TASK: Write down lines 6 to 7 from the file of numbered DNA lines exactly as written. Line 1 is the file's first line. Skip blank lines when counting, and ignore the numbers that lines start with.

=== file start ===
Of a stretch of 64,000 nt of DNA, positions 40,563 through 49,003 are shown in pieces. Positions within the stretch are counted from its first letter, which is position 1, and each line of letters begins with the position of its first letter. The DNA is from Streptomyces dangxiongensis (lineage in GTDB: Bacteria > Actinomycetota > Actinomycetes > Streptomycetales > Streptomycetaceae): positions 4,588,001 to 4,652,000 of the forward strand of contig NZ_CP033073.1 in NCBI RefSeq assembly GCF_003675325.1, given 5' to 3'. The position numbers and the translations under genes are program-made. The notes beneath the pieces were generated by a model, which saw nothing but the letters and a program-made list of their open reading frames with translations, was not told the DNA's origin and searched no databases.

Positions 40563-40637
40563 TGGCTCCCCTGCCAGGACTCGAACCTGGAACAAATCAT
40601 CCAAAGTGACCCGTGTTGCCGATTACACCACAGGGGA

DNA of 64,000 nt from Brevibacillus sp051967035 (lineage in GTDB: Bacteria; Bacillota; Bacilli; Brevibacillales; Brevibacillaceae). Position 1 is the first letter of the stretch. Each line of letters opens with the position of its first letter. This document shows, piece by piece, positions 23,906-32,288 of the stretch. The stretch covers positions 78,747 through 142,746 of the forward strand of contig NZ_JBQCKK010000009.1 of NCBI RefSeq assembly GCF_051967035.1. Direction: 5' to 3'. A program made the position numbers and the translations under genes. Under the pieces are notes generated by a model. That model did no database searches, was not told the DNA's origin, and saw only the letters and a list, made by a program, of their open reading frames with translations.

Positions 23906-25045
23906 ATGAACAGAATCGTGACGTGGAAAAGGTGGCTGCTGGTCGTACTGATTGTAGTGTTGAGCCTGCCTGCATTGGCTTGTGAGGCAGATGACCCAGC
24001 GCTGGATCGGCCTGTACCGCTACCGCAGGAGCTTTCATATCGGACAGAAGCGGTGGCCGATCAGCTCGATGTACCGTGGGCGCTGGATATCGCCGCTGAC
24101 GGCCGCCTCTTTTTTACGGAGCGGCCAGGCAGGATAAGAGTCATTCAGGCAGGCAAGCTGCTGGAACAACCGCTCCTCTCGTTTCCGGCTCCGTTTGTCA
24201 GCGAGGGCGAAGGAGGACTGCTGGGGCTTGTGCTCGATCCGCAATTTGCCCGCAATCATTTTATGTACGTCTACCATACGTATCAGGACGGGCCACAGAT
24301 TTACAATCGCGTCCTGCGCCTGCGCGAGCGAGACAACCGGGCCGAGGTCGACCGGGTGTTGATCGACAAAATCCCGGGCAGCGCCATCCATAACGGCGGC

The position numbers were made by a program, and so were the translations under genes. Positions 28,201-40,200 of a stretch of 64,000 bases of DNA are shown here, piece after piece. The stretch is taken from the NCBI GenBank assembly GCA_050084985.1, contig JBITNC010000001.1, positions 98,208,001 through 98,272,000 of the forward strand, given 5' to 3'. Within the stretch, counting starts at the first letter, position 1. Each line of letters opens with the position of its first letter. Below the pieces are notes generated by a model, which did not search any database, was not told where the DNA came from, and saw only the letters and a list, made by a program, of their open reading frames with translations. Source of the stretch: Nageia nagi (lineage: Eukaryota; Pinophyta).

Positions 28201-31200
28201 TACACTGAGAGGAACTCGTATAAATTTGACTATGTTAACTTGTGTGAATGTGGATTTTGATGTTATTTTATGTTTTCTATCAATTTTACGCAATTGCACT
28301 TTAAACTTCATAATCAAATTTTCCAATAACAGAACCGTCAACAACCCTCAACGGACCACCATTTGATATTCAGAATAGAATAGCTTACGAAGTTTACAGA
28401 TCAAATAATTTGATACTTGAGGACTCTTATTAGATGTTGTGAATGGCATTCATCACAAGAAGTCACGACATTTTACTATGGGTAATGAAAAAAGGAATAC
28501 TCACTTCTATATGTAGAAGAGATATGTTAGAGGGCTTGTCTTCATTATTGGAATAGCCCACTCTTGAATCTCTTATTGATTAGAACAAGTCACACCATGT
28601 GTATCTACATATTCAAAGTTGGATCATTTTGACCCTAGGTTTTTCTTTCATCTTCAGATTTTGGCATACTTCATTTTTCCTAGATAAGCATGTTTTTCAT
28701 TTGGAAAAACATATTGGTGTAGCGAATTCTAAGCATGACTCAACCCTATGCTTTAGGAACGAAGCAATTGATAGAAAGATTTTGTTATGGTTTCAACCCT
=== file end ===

Positions 23906-25045
23906 ATGAACAGAATCGTGACGTGGAAAAGGTGGCTGCTGGTCGTACTGATTGTAGTGTTGAGCCTGCCTGCATTGGCTTGTGAGGCAGATGACCCAGC